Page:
• Green beans, cut into 1 inch pieces, 1 cup
  • Cauliflower - florets - 2 cups
  • Vinegar (I used apple cider vinegar but any vinegar is fine)- 1 tbsp
  • Thinned Coconut milk (2nd extraction) - 2 cups
  • Thick Coconut milk (1st extraction) - 1 cup
  • Salt about 1 tsp (or per taste)
  • fresh Curry leaves - 2 sprigs
  • extra coconut oil for drizzling on top
For cassava parathas:
  • ½ cup cassava flour
  • 1 tbsp olive oil or avocado oil
  • pinch sea salt
  • ½ cup hot water (water that has been boiling and just removed from heat)
  • 2 tsp olive oil
Instructions
  1. Place all the ingredients listed under 'masala' in a small blender jar and grind together to form a fine paste. Keep aside.
  2. In a blender mix the grated coconut with about 1 cup of the hot water and blend for 1 minute. Using a strainer, extract the coconut milk. Keep aside this first coconut milk. Now add the rest of the water and blend again. Strain to get the 2nd extract. Keep both extracts aside.
  3. Heat the coconut oil and sauté the shallots for 2-3 mins.
  4. To this add the ground masala paste and sauté for about 1 minute on low heat until the raw smell dissipates.
  5. Add all the veggies, stir to mix veggies with the spices, cover with a lid and cook for 5 mins.
  6. Add the 2nd milk, vinegar and salt. Cover and cook for about 8-10 mins or until the vegetables are cooked.(Take care not to overcook)
  7. Now add the 1st milk and the fresh curry leaves.
  8. When the curry comes to a boil, remove from heat and drizzle extra coconut oil on top and serve warm with rotis or parathas!
For making cassava paratha:
  1. In a large mixing bowl, add the cassava flour. Add the salt and the oil. Then add slowly the hot water in 2-3 portions and continue stirring with a spoon. When all the water is added, add 1 more tsp of oil and then knee with your hands to form a smooth dough.
  2. Roll dough into chapatis and cook on a frying pan cooking about 2 mins on each side. Apply ghee or oil as needed.
Notes
This curry tastes best with homemade coconut milk. But you can use organic canned unsweetened coconut milk too. If using canned milk, you can just use the entire quantity - 3 cups of coconut milk together.
For AIP, skip red chili, coriander and fennel powder

 

Okra Yoghurt Soup (Vendakka Pachadi)

In Kerala cuisine, Pachadi is a side dish which is made using yoghurt. I have posted recipe for ash gourd pachadi or kumabalanga pachadi and beetroot pachadi before.  Pachadi can be made using different vegetables and sometimes even fruits like pineapple  are used. Although I make okra coconut milk curry often, I had never tried to make vendakka (okra) pachadi before since my amma  never made it at home.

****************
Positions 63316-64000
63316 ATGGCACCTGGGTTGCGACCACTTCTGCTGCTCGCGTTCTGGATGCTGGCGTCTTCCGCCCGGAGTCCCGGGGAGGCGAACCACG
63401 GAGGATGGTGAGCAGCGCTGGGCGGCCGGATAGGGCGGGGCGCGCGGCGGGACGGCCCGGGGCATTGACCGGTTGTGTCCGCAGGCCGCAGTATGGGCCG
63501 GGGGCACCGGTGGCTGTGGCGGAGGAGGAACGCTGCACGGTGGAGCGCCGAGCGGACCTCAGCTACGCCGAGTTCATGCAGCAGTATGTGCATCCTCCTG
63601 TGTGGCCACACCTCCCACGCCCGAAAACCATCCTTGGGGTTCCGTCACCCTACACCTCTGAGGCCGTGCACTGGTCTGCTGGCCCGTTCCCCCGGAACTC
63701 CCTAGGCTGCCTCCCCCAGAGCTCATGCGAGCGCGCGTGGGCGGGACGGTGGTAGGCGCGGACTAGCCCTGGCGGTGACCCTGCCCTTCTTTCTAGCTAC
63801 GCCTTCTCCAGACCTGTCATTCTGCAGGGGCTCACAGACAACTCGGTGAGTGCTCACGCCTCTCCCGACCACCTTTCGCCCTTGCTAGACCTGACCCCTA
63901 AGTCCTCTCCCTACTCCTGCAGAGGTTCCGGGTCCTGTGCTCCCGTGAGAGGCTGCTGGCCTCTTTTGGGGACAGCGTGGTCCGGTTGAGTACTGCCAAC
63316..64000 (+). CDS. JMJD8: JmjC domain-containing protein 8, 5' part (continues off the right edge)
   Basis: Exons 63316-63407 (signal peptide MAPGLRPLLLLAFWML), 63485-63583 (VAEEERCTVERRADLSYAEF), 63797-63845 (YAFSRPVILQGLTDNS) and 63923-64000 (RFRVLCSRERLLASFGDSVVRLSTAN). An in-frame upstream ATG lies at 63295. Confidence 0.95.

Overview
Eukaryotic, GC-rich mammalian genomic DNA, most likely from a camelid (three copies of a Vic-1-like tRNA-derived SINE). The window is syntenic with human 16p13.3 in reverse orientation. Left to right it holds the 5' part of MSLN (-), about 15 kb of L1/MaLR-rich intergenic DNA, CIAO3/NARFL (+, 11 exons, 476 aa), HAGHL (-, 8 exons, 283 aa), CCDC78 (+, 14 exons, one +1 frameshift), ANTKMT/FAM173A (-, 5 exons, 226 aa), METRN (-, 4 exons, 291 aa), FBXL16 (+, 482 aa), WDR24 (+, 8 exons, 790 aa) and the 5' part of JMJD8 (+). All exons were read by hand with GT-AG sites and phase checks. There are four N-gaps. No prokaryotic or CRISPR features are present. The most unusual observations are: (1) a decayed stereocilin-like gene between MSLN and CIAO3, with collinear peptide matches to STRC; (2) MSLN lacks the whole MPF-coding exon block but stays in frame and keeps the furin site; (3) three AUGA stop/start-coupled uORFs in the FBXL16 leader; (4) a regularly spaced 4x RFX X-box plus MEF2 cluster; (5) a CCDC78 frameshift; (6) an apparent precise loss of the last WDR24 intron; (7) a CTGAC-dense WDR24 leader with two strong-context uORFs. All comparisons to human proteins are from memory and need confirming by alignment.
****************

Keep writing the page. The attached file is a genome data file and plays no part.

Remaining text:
These days being on a Paleo diet, I usually like to have the curries as soup. Now that I make my coconut yoghurt at home, I have more options for curries. And so I thought of making this vendakka pachadi where you add fried okra pieces to a coconut and yoghurt base.  Since the soup base is made by blending coconut meat and coconut yoghurt, it is really creamy and filling and of course , super delicious! I fried extra okra pieces so I could just have those on the side along with this wonderfully healthy and satisfying soup. Traditionally, regular yoghurt preferably slightly soured is used for pachadi. But I used coconut yoghurt instead of regular yoghurt to keep it dairy free. And I added a dash of lemon juice since my coconut yoghurt was not tangy enough.

Okra Yoghurt Soup (Vendakka Pachadi)
Author: 
Recipe type: Main course, Soups
Cuisine: Kerala, Fusion
Prep time: 
Cook time: 
Total time: 
Serves: 2-3
 
A delicious soup made with coconut and coconut yoghurt blended with cumin and curry leaves with fried okra on top.
Ingredients
  • About 2 cups Okra (Bhindi), cut into ½ inch rounds (you can use fresh or frozen okra)
  • ¼ tsp sea salt
  • ¼ tsp turmeric
  • 2 tbsp coconut oil
For grinding:
  • ¾ cup grated coconut (freshly grated or frozen that has been thawed)
  • 2 tsp cumin seeds
  • ½ tsp mustard seeds
  • ½ tsp turmeric powder (optional)
  • 2-3 fresh curry leaves
  • ½ cup warm water
  • 1 tsp sea salt
  • ¾ cup plain yoghurt (use coconut yoghurt for vegan/paleo)
  • 2 tsp lemon juice (optional to give tanginess)
For tempering:
  • 1 tbsp extra virgin coconut oil
  • ½ tsp mustard seeds
  • 4-5 fresh curry leaves
  • 1 dry red kashmiri chilli, broken into two pieces
Instructions
  1. Pat dry the okra pieces with paper towels (especially if using frozen okra pieces). Sprinkle the salt and turmeric over the pieces.
  2. Heat the 2 tbsp coconut oil in a small frying pan and shallow fry the okra pieces in batches until they turn crispy. Keep aside.
  3. Ina food processor, add all the ingredients listed under 'For grinding' except the yoghurt and blend well until you get a fine paste. Then add the yoghurt and lemon juice and blend again for about 30 secs.
  4. In a small kadai or a wok shaped pan, add the 1 tbsp coconut oil. When hot, add the mustard seeds, curry leaves and the kashmiri chillies and stir for 30 secs.
  5. Add the ground coconut and yoghurt mixture into the pan and turn heat to low. As soon as the mixture starts to bubble (about 1 min or so), turn heat off. Check for salt.
  6. Add the fried okra pieces just before serving so that they retain their crispy texture.
Notes
For AIP recipe, skip mustard seeds, cumin and chillies